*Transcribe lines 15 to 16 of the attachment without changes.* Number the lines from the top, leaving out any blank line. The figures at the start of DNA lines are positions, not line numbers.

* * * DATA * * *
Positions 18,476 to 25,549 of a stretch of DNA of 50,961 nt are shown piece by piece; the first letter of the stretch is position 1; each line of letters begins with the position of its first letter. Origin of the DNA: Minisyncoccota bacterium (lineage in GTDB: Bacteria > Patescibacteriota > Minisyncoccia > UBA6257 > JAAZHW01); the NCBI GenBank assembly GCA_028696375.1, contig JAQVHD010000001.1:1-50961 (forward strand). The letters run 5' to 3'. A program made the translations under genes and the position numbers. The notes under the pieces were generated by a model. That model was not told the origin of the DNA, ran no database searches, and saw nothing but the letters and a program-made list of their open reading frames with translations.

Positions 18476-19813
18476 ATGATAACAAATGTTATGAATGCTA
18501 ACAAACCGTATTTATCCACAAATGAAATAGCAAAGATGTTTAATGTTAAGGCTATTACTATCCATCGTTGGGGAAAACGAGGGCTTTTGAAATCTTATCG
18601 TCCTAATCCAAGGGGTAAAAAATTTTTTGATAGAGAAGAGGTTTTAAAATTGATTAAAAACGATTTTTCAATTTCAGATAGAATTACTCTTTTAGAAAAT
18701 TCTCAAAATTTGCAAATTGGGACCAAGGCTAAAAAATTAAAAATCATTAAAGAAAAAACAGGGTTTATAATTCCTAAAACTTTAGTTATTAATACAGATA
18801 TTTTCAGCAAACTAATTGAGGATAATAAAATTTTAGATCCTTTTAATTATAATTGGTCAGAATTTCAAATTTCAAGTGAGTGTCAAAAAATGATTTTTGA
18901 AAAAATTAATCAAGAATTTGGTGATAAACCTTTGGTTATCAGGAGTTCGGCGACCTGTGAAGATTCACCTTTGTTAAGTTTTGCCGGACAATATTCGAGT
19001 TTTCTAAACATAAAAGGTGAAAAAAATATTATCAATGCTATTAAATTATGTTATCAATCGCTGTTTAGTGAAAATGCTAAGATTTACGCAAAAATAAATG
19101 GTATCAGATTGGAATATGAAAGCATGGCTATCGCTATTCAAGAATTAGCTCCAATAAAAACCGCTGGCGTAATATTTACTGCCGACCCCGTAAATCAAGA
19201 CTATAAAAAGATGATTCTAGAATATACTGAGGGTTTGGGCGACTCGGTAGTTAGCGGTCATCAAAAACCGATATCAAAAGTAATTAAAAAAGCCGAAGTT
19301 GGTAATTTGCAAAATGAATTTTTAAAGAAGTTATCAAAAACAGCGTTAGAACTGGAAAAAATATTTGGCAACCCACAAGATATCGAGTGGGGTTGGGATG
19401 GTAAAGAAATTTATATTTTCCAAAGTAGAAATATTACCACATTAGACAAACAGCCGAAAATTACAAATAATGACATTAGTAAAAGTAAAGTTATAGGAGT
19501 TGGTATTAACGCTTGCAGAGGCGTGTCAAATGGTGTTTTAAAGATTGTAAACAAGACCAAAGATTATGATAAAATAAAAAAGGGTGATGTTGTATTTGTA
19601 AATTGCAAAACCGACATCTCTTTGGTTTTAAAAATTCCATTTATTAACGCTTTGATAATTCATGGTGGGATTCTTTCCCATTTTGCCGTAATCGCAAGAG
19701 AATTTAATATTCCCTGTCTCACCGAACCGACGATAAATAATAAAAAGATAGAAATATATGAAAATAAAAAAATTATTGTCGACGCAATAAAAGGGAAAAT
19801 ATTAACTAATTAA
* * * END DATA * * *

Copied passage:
19601 AATTGCAAAACCGACATCTCTTTGGTTTTAAAAATTCCATTTATTAACGCTTTGATAATTCATGGTGGGATTCTTTCCCATTTTGCCGTAATCGCAAGAG
19701 AATTTAATATTCCCTGTCTCACCGAACCGACGATAAATAATAAAAAGATAGAAATATATGAAAATAAAAAAATTATTGTCGACGCAATAAAAGGGAAAAT